For the most part, we can look at property development improving or changing the use of land.

Property development is quite often something as simple as a land subdivision, which is just purchasing a large block of land and cutting it up into smaller parcels.

Or it is even buying an old home, demolishing it and then building a new home.

However, the real opportunity in property development occurs when you are combining both of those strategies together.

For smaller property developers, that might mean buying an old home, subdividing the land into multiple blocks of land (2-3), then demolishing the house and building three new dwellings.

The same process applies when we move into larger developments, such as apartment buildings or even commercial or mixed-use properties.

While the process becomes more complicated and more expensive to undertake, the principle remains the same. We’re trying to take some land and ultimately improve it and get the best possible use out of it.

In property development circles this is often referred to as getting the highest best use or the land.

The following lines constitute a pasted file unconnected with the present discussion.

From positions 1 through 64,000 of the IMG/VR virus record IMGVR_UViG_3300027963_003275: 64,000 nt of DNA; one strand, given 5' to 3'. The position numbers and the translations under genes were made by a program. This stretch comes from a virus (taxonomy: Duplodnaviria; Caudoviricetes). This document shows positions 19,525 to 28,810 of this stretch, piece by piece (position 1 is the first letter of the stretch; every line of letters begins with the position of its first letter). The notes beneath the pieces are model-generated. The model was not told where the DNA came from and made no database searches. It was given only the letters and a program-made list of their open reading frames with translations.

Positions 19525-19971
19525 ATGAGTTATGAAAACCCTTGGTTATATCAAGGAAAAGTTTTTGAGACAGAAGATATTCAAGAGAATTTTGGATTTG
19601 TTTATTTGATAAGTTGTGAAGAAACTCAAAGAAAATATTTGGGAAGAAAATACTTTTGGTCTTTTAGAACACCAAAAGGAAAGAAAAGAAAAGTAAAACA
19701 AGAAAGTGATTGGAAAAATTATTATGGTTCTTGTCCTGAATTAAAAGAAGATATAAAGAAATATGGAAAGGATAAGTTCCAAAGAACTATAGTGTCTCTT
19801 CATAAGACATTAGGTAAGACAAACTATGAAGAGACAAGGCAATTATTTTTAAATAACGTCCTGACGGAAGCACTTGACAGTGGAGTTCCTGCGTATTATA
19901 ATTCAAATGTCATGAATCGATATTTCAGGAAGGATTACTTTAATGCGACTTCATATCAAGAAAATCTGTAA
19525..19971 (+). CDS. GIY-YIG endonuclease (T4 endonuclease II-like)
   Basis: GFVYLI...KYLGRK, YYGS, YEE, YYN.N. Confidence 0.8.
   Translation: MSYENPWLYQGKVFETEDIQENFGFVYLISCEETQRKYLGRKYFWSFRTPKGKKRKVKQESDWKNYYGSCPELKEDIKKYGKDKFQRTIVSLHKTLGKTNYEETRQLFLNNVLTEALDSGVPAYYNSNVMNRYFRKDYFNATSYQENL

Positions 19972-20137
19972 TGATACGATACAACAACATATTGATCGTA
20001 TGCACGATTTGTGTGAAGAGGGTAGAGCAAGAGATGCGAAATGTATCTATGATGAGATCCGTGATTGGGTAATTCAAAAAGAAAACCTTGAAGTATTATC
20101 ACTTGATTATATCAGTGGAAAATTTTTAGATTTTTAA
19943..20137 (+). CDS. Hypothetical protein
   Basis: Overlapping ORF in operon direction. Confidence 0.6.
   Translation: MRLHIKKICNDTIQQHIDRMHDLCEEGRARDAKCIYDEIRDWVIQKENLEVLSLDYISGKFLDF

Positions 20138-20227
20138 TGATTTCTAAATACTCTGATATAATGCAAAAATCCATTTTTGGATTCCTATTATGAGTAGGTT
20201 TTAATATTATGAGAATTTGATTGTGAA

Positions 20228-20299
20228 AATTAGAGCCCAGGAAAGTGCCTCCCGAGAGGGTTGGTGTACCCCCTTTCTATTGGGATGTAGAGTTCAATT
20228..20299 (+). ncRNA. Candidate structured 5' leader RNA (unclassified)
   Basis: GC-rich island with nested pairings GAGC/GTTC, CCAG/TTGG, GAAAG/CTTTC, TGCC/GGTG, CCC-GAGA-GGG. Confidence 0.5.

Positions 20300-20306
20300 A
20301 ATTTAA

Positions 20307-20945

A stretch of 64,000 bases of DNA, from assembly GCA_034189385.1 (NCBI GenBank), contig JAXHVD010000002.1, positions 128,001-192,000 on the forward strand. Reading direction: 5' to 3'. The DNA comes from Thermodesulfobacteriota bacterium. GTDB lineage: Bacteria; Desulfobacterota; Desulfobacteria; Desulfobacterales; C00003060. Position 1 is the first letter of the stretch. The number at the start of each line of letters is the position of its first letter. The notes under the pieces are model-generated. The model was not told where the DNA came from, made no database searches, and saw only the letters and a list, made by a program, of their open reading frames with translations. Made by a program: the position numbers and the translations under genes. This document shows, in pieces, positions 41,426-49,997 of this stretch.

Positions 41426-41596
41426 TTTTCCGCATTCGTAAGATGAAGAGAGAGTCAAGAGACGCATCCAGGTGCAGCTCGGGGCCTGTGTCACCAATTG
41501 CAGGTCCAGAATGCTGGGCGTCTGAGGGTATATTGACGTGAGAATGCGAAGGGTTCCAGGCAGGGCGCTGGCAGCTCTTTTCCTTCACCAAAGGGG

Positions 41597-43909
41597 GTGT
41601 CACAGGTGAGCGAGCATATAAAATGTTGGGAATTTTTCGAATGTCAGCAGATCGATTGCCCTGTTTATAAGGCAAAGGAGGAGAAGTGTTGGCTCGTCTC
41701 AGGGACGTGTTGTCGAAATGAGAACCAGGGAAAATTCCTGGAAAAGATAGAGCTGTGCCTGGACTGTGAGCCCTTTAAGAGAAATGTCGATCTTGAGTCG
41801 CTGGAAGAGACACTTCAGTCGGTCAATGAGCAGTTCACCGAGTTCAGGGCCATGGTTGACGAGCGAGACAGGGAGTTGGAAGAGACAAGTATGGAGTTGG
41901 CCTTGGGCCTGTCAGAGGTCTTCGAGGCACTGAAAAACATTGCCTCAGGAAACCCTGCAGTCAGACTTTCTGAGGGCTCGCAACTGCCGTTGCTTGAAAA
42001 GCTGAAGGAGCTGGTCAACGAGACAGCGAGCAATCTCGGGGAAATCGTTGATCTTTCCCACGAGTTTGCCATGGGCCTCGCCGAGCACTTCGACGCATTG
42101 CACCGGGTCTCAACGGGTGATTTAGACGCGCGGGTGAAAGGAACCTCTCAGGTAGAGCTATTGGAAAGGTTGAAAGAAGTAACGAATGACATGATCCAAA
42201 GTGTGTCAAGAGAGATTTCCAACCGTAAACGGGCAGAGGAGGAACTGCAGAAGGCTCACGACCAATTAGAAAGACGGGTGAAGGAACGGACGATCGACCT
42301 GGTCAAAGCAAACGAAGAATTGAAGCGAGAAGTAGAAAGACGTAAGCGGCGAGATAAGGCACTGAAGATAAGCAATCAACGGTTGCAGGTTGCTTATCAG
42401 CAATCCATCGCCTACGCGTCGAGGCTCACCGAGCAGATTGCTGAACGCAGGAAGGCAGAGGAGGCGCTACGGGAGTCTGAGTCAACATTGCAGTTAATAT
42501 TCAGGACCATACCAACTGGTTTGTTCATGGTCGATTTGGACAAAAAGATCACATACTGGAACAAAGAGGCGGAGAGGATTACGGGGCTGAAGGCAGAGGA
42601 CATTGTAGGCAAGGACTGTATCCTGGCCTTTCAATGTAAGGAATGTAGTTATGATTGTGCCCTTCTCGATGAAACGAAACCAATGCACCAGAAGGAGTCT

In many cases, what the highest best use is, is generally determined by the State Government with their planning policies and the local Government and their respective planning schemes.

We can see that when we look around at our major cities. There are certain areas that continually see high rise development and new buildings. These are the types of areas that the State Government and local councils have earmarked for development.

While there are other areas that generally feature large older style homes that have been largely untouched for decades.

Your job as a developer is to work within these constraints to try and identify where there is both an opportunity and a need for a development to take place.

Your role as a developer is to also coordinate with a range of professionals to put your project together.